On Alabama’s Gulf Coast there are no shortages of men and women qualified to serve cold drinks in the summer heat, but tucked away on Mobile’s St. Francis Street, one bartenderess stands out not only to a slew of regulars, but also to the readers of Lagniappe.
Whether you’re looking for a bulky petite sirah, an obscure riesling or a standard merlot, Avril McRae at the Firehouse Wine Bar has you covered. Though she admittedly falls short of the depth of knowledge befitting a sommelier, McRae knows well the extensive variety of labels Firehouse offers, and is quick to describe the small but shifting selection of beer the bar features on tap.
Perhaps any “bartenderess” can pour a glass of wine, but it takes motivation and interest to keep customers engaged and enjoying themselves enough try a glass of something new, then keep coming back for more.“I love going to work everyday, so It doesn’t really feel like a job,” McRae said of her work ethic. “It allows me to get my social fix and make money at the same time.”
McRae explained that she needs the fix because she spends so much of her spare time pursuing an accounting degree at the University of South Alabama. A self-proclaimed “nerd,” McRae said she’s always been good at math, going back to her high school days at St. Paul’s Episcopal School.
Though she graduated in Mobile, McRae hails from Dauphin Island. Her coastal roots may contribute to the casual and laid-back vibe that seems to attract customers. However, it probably didn’t hurt that she was also a finalist for the 2015 Nappie Award for “hottest bartenderess.”
McRae said she likes Firehouse, where she has worked for more than a year, because of its atmosphere — one she described as low stress and relaxing. However, some may also recognize her as one of the “Champangels” from Cafe’ 615, where she’s been serving the bubbly on Sunday Fundays for more than two years.
In an interview after being notified of the award, McRae mentioned her regular customers on several occasions, and said getting to know people on the other side of the bar is one of the better parts of the job. She also agrees with the adage that a bartender can be a cheaper alternative to a psychologist.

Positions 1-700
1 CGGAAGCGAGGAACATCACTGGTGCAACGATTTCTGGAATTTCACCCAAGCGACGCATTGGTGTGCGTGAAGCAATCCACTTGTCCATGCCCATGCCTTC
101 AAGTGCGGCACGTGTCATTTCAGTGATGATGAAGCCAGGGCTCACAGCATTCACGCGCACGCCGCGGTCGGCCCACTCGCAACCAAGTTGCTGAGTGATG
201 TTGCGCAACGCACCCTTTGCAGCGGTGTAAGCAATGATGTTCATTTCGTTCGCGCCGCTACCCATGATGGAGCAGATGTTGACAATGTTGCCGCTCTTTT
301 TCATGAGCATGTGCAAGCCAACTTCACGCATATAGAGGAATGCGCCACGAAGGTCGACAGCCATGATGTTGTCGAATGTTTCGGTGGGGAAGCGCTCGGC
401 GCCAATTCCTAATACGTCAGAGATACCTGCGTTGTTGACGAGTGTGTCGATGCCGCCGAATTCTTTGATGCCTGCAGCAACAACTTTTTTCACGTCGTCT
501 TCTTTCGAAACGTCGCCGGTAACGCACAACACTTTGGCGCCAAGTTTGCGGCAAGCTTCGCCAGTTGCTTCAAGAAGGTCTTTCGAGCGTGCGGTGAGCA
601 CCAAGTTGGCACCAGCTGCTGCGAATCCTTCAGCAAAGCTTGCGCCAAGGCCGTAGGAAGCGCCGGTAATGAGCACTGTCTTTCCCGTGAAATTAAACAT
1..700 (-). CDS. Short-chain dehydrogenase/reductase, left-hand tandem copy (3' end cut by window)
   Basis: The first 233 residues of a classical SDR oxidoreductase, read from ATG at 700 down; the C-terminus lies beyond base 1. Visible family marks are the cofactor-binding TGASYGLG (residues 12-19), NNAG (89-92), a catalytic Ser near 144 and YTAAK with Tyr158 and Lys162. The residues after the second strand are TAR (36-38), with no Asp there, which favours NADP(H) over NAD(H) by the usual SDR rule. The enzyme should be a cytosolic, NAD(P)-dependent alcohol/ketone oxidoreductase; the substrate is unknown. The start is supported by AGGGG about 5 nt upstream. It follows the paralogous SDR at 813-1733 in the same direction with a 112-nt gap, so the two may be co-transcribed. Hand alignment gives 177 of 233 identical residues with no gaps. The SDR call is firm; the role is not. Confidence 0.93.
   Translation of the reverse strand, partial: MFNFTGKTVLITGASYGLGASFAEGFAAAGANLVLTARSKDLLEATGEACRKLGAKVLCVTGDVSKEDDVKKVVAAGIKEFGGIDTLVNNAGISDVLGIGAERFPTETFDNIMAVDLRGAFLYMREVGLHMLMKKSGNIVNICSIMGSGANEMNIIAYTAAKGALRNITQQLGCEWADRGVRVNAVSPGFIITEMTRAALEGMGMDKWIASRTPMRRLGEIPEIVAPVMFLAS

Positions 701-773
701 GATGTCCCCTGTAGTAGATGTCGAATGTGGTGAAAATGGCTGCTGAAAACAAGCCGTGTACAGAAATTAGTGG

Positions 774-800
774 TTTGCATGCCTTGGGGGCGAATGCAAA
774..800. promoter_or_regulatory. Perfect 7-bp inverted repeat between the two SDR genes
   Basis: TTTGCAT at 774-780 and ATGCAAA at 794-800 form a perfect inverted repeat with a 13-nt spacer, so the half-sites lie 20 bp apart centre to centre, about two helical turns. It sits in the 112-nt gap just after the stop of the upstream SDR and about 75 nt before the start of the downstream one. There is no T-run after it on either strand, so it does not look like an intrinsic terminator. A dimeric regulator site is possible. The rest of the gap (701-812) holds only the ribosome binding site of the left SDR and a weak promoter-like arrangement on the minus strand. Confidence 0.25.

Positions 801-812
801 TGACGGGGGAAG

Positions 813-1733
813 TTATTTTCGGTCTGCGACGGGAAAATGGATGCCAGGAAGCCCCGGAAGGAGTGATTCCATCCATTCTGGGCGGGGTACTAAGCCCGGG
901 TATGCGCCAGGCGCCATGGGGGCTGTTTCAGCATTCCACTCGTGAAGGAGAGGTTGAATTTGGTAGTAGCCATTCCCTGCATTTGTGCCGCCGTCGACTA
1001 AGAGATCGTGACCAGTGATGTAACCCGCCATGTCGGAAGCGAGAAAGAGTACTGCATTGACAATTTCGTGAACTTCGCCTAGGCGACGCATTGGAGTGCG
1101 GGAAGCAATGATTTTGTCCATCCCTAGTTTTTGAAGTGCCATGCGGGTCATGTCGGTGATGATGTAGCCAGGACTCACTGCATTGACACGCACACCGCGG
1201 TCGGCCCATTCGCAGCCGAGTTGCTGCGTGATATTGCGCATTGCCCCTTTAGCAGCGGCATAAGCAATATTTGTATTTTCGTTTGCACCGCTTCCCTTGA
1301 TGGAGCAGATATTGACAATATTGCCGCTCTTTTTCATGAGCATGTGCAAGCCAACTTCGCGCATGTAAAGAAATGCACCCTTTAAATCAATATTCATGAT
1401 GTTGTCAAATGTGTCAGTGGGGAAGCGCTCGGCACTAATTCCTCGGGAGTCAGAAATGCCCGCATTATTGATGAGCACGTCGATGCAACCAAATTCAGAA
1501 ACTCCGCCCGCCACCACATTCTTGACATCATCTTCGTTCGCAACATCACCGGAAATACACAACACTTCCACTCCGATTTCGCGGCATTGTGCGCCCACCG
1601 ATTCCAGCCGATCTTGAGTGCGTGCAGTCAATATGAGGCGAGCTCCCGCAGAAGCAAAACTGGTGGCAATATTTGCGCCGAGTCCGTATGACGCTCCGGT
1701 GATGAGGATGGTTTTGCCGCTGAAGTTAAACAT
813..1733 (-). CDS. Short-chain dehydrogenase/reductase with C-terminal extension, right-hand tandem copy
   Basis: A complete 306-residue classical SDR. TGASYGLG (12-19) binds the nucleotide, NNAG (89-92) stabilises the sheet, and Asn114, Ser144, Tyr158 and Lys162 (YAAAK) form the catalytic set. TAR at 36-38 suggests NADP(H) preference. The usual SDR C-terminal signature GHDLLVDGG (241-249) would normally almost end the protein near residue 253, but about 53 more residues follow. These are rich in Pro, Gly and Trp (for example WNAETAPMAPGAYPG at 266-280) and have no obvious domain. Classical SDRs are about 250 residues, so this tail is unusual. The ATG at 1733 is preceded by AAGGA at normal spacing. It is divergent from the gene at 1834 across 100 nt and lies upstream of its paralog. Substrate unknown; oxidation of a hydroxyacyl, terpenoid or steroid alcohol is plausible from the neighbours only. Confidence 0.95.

“My regulars hold a special place in my heart,” she said. “When you see people on a consistent basis, you develop a special relationship, and we have some regulars that come in six days a week. It’s amazing the impact you have on somebody you don’t know.”
For most at Firehouse, McRae can steer them toward a perfect bottle, glass or flight, from what can seem like an intimidating inventory. Innocent Bystander, an Australian pinot noir, is her personal favorite. When asked about her least favorite, McRae responded, “Does Champagne count?”
However, it also isn’t uncommon for some of the clientele to be more savvy than McRae. It isn’t unusual to run into the city’s movers and shakers catching a drink at Firehouse after a day of work downtown. For that reason, McRae said, she stays motivated even after she hangs up the last piece of stemware from her shift.
Once she receives her undergraduate degree, McRae said, she’d like to find a career allowing her to utilize her math skills, but still providing an outlet for the personality that makes her stand out.
McRae also says graduate school is still on the table, and her regulars may be glad to know USA offers a master’s in accounting, with flexible hours.
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